"But there is no work in the Land of Familiar for Dream Draftsmen!" sobbed Mollycoddle Mom. "She'll never make a living! And what will Difficult Dad say? He hates 'silly pictures' and hates Dreams, and now his daughter wants to follow a career in both!"
"Little Molly is a big girl," Mom said, although the tearful girl next to her didn't look it just then. "She can decide for herself. If she wants to be a Dream Draftsman, we have to help her."
"I know of a Dream Draftsman who lives here," Little Molly offered timidly. "Perhaps I could go see him ..."
"I'll take you there ..." said Mom.
"I'm coming with you. We will see ..." said Mollycoddle Mom.
* * *
The Dream Draftsman lived on a small street in a poorer part of Familiar. His little house was filled with pictures.
"How did you think up all of this?" asked Mollycoddle Mom, stunned.
"I don't think up anything," explained the Dream Draftsman. "Dreams are created by the Dream Giver, who puts them into the right people's hearts. He gave me the gift of helping people see what Dreams He has for them. They understand their Dreams better if they have a picture of what they look like."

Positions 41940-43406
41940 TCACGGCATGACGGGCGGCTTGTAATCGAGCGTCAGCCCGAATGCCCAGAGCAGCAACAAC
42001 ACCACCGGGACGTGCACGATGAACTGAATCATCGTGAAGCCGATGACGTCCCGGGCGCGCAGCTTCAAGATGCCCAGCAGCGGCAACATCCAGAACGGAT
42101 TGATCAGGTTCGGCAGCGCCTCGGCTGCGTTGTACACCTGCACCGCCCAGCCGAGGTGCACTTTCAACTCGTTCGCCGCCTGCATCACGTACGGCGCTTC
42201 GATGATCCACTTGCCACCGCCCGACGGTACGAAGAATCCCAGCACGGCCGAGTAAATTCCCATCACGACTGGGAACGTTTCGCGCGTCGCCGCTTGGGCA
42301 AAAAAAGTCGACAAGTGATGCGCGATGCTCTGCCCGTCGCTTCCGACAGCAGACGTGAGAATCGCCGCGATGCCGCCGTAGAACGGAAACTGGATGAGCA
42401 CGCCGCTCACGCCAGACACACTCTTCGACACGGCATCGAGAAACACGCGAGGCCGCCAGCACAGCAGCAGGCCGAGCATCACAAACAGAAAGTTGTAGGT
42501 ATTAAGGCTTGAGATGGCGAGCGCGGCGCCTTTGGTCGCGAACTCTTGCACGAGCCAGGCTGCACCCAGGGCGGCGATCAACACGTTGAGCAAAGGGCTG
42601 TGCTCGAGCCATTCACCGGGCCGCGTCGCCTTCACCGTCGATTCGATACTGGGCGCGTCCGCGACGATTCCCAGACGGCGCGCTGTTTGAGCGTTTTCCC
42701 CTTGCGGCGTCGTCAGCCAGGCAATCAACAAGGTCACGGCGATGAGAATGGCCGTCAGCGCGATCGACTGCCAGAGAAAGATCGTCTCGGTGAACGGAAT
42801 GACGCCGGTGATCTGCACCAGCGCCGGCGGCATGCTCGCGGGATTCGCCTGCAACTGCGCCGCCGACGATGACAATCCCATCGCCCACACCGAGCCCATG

He looked at Mom. "You're Ordinary's mother, aren't you?" He rummaged around and took out a few pictures. "Ordinary asked me to draw his Dream before he went away. He left this one here because he hoped you or his father would one day like to see it."
The first picture was of little Ordie just as she remembered him-in the mud, his Dream City in front of him. Mom was speechless.
"I drew two more after Ordinary left. I don't understand why the Dream Giver had me draw these, too, but perhaps it was because you will need them." The second picture shocked Mom. It showed Ordinary walking around a rundown city, surrounded by thin, hungry-looking children.
"Yuck," said Mollycoddle Mom. "Doesn't look like much of a Dream Picture to me."
"But see how happy he looks?" exclaimed Little Molly. "As if he's exactly where he needs to be! This is the most beautiful picture I've ever seen."